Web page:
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Men are crying bitter, bitter tears after this cinema organised a women-only Wonder Woman screening

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Moya Crockett
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In the 1989 film Fields of Dreams, a young man hears a voice telling him: “If you build it, he will come.” With a bit of tweaking, a similar motto could be applied to 2017: “If you organise a cool women-only event, the whiny men’s rights activists will come.”

This week, a lot of men with too much time on their hands have been getting their knickers in a twist about a women-only screening of the new Wonder Woman film. The Alamo Drafthouse cinema in Austin, Texas, had organised the event with the promise that everyone there would be female and female-identifying – from the audience to the staff working behind the scenes.

“Apologies, gentlemen, but we’re embracing our girl power and saying ‘No Guys Allowed’ for one special night at the Alamo Ritz,” the cinema’s promotional spiel reads. “And when we say ‘Women (and People Who Identify As Women) Only,’ we mean it. Everyone working at this screening — venue staff, projectionist, and culinary team — will be female.”



Cue guttural howls of rage from certain sticky corners of the internet.

On Twitter:

Things were even funnier over on Facebook – thanks mainly (OK, thanks entirely) to the pitch-perfect responses of the Alamo’s social media team.

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Despite the angry claims that the event would flop because women don’t care about comic book films, the first special Wonder Woman screening at the Alamo Drafthouse sold out. They added a second screening, which sold out too.

Morgan Hendrix, the cinema’s creative manager, tells Mashable that – as has been made abundantly clear – she really, really doesn’t care about what angry men have to say.



“We are very excited to present select, women-only Wonder Woman screenings at Alamo Drafthouse. That providing an experience where women truly reign supreme has incurred the wrath of trolls only serves to deepen our belief that we're doing something right,” she says.

“As a result, we will be expanding this program across the country and inviting women everywhere to join us as we celebrate this iconic superheroine in our theatres.”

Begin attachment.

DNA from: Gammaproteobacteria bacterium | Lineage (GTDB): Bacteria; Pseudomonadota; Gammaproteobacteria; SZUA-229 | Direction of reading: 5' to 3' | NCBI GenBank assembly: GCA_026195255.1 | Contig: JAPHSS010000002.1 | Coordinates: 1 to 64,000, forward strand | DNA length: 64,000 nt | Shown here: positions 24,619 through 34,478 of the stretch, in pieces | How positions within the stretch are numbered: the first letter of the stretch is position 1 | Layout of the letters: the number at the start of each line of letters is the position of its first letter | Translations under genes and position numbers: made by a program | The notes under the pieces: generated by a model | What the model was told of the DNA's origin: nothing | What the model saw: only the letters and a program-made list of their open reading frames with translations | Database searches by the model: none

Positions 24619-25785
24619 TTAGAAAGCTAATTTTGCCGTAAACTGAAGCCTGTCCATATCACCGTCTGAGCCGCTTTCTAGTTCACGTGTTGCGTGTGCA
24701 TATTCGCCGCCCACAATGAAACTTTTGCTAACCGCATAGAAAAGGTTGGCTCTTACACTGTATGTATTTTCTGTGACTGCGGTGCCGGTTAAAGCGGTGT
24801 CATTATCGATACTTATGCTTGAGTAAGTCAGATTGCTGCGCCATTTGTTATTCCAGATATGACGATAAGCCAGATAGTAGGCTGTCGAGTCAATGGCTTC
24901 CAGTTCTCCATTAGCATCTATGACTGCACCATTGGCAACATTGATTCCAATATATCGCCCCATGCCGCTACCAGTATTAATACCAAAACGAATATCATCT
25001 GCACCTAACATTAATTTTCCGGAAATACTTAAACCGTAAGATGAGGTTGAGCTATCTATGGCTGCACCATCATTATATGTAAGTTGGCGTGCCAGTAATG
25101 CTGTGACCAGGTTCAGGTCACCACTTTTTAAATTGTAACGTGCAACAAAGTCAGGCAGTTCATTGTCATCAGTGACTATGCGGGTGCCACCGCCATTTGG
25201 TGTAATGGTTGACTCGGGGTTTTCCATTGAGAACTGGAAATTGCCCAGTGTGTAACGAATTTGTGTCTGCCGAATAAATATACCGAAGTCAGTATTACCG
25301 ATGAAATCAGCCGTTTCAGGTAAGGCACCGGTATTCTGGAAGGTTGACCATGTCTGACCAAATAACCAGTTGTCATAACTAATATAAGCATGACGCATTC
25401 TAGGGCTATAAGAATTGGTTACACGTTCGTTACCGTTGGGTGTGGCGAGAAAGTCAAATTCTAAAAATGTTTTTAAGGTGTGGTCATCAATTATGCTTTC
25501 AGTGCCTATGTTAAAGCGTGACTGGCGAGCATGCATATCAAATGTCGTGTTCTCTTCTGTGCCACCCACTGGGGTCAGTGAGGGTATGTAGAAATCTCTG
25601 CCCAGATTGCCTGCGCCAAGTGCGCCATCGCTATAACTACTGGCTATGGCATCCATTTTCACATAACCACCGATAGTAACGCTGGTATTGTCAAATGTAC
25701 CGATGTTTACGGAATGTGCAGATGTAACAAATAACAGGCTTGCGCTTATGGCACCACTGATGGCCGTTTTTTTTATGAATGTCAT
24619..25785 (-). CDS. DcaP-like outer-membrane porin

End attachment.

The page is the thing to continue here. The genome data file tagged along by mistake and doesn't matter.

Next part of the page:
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"Dude, this is supposed to be a women-only forest": Gal Gadot and Chris Pine in Wonder Woman.

Let’s be clear: for far too long, women who want to watch big, splashy, summer blockbusters of the comic book variety have had to endure seeing female characters relegated to sex objects, supporting roles or both. Of the 30 or so superhero and comic book films that have hit cinemas since 2008, not a single one has been carried by a female lead. As Beth Elderkin at Gizmodo points out, any little girl born after 2005 has likely never seen a woman star in her own comic book film.

That’s now changing, with the release of Wonder Woman and the upcoming Captain Marvel starring Brie Larson. Whether you like these movies or not (and early reviews of Wonder Woman have been encouragingly positive) it’s undeniable that they’re majorly important. Is it too much to ask that women be allowed to relish in that knowledge, surrounded by other enthusiastic women, for just one night?

Don’t answer that.

Watch: Why Nicole Kidman wants to work with more female directors

It’s also worth pointing out to any men’s rights types who might be reading this (hello, by the way! How did you end up here?) that there is a big, big difference between men-only institutions and women-only events. As with almost everything in the world ever, it’s all about context. Throughout history, male-only spaces have functioned primarily to exclude women from power: think religious organisations, governments, academic institutions and business clubs. In being denied access to these organisations and the economic and societal power that they transfer, women’s lives were being affected. This kind of exclusion is harmful, in a profoundly serious way.

Women-only spaces, in contrast, tend to be set up for one of three reasons. The first is that it would actually be dangerous for women if men were allowed in (see: women’s refuges). The second is that men still tend to dominate certain environments, to the extent that women feel like they would benefit from a space away from that in order to communicate and collaborate effectively (see: women’s-only work spaces).

The third is that sometimes, women just want a chance to celebrate being a woman, with other women. A handful of women’s-only film screenings of Wonder Woman aren’t seriously hurting men – and if those men are so desperate to see the film, they can easily do so another time. They can go and see it multiple times if they like, with all their male buddies. (In fact, that would be great, as it would prove to studio bosses that audiences actually want to watch films with a female lead.)

Ultimately, we’ll leave you with this Facebook comment from a wise man named Geoff, who knows what’s up.

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Images: Rex Features

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Moya Crockett

Moya is Women’s Editor at stylist.co.uk, where she is currently overseeing the Visible Women campaign. As well as writing about inspiring women and feminism, she also covers subjects including careers, podcasts and politics. Carrying a tiny bottle of hot sauce on her person at all times is one of the many traits she shares with both Beyoncé and Hillary Clinton.

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